Cornelius, an outsider, has a vision of an angel of God telling him to send for Simon Peter, an insider. Peter, a disciple of Jesus Christ who has witnessed the good works of his Lord, as well as his crucifixion, and resurrection, also has a vision—one that changes his world forever. Let us be clear: neither Cornelius nor Peter act on their own. They are players in a drama being directed by someone far greater than themselves. The script of this drama is being written by God and as William Willimon suggests, it’s difficult to tell if this story is about the conversion of a gentile or the conversion of an apostle. “The real hero of the story,” writes Willimon, “is not Peter nor Cornelius but the gracious and prodding One who makes bold promises and keeps them, who finds a way even in the midst of human distinctions and partiality between persons.”
So, God reveals a new thing to Peter, and, in response, Peter preaches the good news. What is the good news that he preaches? First, Peter declares that God shows no partiality. Peter has learned that anyone who fears God and does what is right is acceptable to God. Cornelius, a Gentile, is accepted by God because of his faith—his ethnicity has no bearing. Second, God has the power to change people. In fact, the whole point of Peter’s vision is that God can “make clean” those who are unclean. God sees that the human condition needs change and God sends Jesus—the change agent to confront all that is wrong so that hope can be restored. In his sermon, Peter essentially sums up the ministry of Jesus: Upon his baptism, Jesus is anointed with the Holy Spirit and his earthly ministry begins. Jesus does good and heals the oppressed. Even when he is hanged on a tree and all seems lost, God is victorious, raising his Son from the dead on the third day.
Finally, Peter points out that the evidence of Jesus’ resurrection is not made known to all. Only those chosen by God as witnesses eat and drink with Jesus. And those who are chosen are given no special privileges. Instead, they are chosen to serve the purposes of God as they testify to the people that through Jesus Christ, the forgiveness of sins is now available to everyone.
Biblical scholar, Andrew H. Bartelt, asserts: In the baptism of Jesus, he is announced to be the one in whom God delights and through whom all righteousness will be fulfilled. Here God is doing a new thing greater than all former things and still in anticipation of something yet to come…. That we might claim a role as humble messengers of this justice and heirs to the very identity of God’s people Israel is our …“new thing,” accomplished through our baptism into the life, death and resurrection of this same Jesus.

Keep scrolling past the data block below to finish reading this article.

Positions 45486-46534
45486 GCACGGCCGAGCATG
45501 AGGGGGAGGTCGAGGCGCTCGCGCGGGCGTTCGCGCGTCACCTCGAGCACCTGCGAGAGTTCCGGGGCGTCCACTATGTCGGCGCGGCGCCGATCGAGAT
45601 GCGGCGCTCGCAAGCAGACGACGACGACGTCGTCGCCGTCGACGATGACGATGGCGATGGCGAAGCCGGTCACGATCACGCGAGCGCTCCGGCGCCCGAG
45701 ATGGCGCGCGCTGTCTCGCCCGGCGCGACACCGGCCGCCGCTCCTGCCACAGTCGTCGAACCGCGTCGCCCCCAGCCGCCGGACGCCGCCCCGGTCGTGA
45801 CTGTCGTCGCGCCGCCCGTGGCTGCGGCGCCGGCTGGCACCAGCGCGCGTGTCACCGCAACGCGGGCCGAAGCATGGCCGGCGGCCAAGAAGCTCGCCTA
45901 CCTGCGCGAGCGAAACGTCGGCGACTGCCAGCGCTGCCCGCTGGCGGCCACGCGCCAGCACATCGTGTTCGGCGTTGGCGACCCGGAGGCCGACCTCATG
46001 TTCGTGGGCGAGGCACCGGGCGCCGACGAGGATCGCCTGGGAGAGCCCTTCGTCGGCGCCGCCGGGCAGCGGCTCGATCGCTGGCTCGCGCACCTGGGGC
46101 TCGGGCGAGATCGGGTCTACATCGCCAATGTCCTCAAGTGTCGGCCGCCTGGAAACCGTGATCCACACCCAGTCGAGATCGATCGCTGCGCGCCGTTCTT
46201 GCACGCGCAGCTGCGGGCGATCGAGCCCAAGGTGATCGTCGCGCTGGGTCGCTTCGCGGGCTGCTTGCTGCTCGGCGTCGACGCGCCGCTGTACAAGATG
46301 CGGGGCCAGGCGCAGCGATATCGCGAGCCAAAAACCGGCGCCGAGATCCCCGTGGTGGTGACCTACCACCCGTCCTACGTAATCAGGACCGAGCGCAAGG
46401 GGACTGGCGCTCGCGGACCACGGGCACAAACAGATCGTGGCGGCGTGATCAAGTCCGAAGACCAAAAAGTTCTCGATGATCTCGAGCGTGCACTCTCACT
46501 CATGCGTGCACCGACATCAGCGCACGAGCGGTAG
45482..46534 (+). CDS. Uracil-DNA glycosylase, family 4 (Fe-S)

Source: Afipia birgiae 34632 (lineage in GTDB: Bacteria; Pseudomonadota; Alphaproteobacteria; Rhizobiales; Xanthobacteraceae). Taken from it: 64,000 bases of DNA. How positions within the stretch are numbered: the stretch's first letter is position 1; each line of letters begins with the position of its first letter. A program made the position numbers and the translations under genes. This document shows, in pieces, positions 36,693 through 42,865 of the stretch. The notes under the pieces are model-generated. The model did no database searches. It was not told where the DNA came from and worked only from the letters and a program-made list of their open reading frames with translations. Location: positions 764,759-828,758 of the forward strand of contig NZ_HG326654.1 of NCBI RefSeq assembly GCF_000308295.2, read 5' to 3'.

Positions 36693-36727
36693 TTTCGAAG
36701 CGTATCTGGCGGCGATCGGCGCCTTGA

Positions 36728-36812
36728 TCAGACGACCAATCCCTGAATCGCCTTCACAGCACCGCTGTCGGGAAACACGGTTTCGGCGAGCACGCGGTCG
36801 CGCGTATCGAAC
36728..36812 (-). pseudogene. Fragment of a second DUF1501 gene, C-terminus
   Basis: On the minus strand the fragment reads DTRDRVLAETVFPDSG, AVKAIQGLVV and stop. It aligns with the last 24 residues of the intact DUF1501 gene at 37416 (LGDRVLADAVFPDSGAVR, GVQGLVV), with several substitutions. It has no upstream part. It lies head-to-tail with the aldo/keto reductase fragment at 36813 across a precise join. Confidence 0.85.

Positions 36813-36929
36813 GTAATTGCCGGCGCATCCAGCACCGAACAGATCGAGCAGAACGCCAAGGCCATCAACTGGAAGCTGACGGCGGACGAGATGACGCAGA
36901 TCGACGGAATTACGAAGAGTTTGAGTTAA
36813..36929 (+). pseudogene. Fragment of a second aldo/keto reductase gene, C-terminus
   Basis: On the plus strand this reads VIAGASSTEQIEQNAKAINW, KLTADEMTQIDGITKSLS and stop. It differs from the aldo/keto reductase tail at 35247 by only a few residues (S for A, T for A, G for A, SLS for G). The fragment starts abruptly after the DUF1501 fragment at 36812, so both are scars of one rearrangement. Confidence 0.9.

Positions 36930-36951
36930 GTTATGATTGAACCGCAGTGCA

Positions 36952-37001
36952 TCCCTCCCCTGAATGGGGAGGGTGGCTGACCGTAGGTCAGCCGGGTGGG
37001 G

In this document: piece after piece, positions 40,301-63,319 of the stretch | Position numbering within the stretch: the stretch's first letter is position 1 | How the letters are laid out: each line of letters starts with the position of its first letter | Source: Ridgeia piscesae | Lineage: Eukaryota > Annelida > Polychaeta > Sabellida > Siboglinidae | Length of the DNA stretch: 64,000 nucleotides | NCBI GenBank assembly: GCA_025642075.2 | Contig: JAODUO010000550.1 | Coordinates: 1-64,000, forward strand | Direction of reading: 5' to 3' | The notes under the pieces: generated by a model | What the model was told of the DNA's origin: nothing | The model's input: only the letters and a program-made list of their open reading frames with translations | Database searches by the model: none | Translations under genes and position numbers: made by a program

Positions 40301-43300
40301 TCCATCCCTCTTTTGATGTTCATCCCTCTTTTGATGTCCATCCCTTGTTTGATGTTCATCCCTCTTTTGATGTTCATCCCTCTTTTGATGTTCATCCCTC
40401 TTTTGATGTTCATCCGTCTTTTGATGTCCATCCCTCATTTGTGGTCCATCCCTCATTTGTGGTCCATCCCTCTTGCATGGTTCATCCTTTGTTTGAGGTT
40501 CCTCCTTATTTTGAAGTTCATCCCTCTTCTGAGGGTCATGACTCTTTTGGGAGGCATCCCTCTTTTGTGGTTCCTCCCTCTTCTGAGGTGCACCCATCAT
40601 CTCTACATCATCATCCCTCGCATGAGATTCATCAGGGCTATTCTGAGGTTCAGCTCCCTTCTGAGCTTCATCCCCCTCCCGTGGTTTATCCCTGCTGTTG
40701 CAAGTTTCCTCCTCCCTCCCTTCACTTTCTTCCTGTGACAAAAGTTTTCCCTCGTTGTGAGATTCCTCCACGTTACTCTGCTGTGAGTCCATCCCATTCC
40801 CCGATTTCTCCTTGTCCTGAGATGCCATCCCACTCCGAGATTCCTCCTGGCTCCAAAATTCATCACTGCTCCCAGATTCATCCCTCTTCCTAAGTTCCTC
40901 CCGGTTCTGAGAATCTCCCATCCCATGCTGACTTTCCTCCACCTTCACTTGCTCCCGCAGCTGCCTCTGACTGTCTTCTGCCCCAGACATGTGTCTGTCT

Commentary on Gospel by Mark Allan Powell
The Gospel lesson for this day presents the second of seven pericopes in Matthew’s Gospel dealing with John the Baptist:
- 3:1-12 the ministry of John is reported
- 3:13-17 John baptizes Jesus
- 9:14-15 John’s disciples ask why the disciples of Jesus don’t fast
- 11:2-15 John questions Jesus’ identity and Jesus speaks of John’s role
- 14:1-12 John is murdered by Herod
- 17:10-13 Jesus speaks of John following the Transfiguration
- 21:23-27 Jesus refers to John when his own authority is questioned
A study of these texts reveals that John is an unusually significant figure in this Gospel; he is very much the forerunner of Jesus, to the point that the content of his preaching is word-for-word identical with that of Jesus (cf. 3:2; 4:17) and is echoed in apostolic proclamation as well (10:7). Matthew understands John to be a bridge figure between the old covenant and the new – he brings the era of promise to a close and initiates a new era of fulfillment. The story in today’s text presents a “passing of the baton” from John to Jesus.
John tries to prevent Jesus from being baptized. Why? Many Christians have probably thought it is because his baptism was one of “repentance for the forgiveness of sins” (see Mark 1:4) and, so, would have been superfluous for the sinless Jesus. But such thinking may be foreign to Matthew. John was calling Israel to repentance and, though individuals might have personal peccadillos to confess (3:6), the primary focus was probably on the sins of the nation. Jesus and others were baptized by John to symbolize a new birth for that nation, a cleansing for the people of God.